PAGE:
Report delivers facts on the harborfront, forecast for job growth
Nearly 735 acres of industrial land Ñ 365 acres of it in the Port of Portland's Rivergate development ÑÊis up for grabs on the city's north harborfront.
Included are 113 acres optioned by Vestas American Wind Technology Inc., the world's largest builder of wind turbines, which last summer said its plans for siting its North American headquarters at Rivergate were on hold. Vestas has since given up its option on the land, however, suggesting it may have discarded altogether any idea of building in Portland.
Another 750 acres Ñ held in reserve by the port on West Hayden Island Ñ could be redeveloped depending on the economy and corporate demand, according to the first-ever Portland Harbor Industrial Lands Study, released last week.
But you won't likely see a riverfront hotel or kitschy restaurant on this stretch of the riverfront, which is populated by 940 maritime and heavy manufacturers.
Despite intense interest from commercial and residential developers, companies surveyed in the study area, such as Esco Corp., Wacker Siltronic Corp. and Freightliner LLC, want housing and commercial businesses to continue to be excluded from the industrial sanctuary.
Job growth may result
One out of eight workers in Portland's labor force, or some 39,200 people, are employed in the north waterfront area, a major West Coast center for auto imports, grain and dry bulk exports, and petroleum terminals.
The 163-page study, jointly sponsored by the Portland Development Commission, Port of Portland and the city's planning bureau, was launched in February 2002 by city Planning Director Gil Kelley.
It looks at reuse of waterfront land north of the Steel Bridge to St. Johns and provides an encyclopedic survey of Portland's harborfront and its workers.
Its findings will be used to draft policy on future river use and redevelopment.
The shortage of land for industrial development in the region Ñ long a contentious issue for Metro, county and city leaders Ñ has raised the premium on existing industrial sites.
Industrial job growth in Portland, particularly in wholesale trade, transportation and electronics, is expected to outpace the national average, according to a Metro and Oregon Office of Economic Analysis report.
The harbor area, with its 5,532 acres of industrial land, however contaminated much of it may be by industrial pollutants, has been thrust into the spotlight and could capture some of that job growth.
'We've known all along that there isn't a lot of shovel-ready land in the harbor,' said PDC Economic Development Manager Elissa Gertler. 'We understand the challenges of taking land that is constrained. Some will require long-term solutions like Superfund. But you can't re-create industrial land.
'We have to figure out how to bring new tools to the table to attract and retain businesses,' she said.
Available industrial sites in the harbor area range from 22 acres at the Terminal 6 site abutting the Hyundai auto facility to 30 acres on North Channel Avenue adjacent to the shipyard. Port officials also proposed the 750-acre West Hayden Island site for industrial use, an idea that remains stalled.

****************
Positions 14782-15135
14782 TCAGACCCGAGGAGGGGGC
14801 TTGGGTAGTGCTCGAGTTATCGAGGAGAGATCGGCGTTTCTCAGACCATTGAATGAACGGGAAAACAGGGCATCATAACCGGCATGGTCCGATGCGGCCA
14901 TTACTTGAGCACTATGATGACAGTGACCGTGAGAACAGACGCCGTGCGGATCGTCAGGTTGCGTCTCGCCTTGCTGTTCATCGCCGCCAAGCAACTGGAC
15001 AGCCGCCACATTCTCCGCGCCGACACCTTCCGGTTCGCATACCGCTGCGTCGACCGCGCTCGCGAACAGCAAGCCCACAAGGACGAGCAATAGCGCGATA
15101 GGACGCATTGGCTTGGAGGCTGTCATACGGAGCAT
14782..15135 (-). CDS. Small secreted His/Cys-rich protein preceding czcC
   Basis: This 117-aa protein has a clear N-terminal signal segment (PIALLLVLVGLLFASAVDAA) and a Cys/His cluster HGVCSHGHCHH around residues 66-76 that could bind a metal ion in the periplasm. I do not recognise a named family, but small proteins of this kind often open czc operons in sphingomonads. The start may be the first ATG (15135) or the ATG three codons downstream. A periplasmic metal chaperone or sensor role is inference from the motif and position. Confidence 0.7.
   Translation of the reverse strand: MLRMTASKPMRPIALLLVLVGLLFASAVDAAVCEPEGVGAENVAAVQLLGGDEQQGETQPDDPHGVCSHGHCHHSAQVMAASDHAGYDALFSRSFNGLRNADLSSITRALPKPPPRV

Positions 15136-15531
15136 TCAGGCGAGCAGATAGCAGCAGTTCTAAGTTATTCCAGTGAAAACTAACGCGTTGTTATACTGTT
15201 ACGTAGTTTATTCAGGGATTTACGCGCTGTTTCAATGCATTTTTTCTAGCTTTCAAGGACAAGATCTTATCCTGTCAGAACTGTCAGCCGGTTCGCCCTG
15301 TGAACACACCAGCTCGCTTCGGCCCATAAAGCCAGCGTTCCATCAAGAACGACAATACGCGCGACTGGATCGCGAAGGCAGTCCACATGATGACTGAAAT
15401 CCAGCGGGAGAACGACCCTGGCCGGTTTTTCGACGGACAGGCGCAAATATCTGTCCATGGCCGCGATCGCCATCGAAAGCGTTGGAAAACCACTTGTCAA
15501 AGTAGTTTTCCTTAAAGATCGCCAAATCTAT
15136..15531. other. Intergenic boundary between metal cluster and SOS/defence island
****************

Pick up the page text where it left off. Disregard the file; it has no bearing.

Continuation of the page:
The greatest demand for riverfront land comes from auto importers, which account for 19 percent of the marine cargo in Portland. The pace of gains in rail freight tonnage shipped in and out of Portland is projected to double over the next 10 years, largely because of expected increases in grain and auto shipments.
To accommodate that growth, Burlington Northern and Union Pacific have been searching for several hundred acres for intermodal rail yards, possibly outside the city.
City stands accused
Many of the 80 company leaders interviewed for the harbor study predicted that manufacturers will downsize or close their Portland operations as the shift to transportation-dependent firms evolves.
There was a growing perception, the study found, that Portland is a high-cost place to do business. The reasons cited were taxes and utility and environmental compliance costs that are said to be out of line with other metro regions.
The city's business tax reform plan, which will increase the tax burden on manufacturers with large payrolls, disproportionately affects business in the harbor area.
A letter William Furman, president and chief executive officer of Greenbrier Cos., dispatched last month to Mayor Vera Katz reflected the growing discontent.
Greenbrier's Gunderson Inc. subsidiary operates a plant in the harbor area that builds rail cars and barges and employs 1,100 people. Furman suggested that the tax measure amounted to the last straw.
'Why would you want to stay somewhere you're not wanted?' Furman wrote.
No one identified plans to relocate in the short term, said Steve Kountz, a senior planner in the planning bureau, although representatives of several unidentified firms questioned whether they would make long-term investments in Portland.
'Harbor businesses are historic, long-term businesses that have made a significant contribution over time,' Gertler said. 'As we talk about creative services and other glamorous professions, they may feel we are ignoring the traditional industrial. We have to focus on keeping these businesses happy.'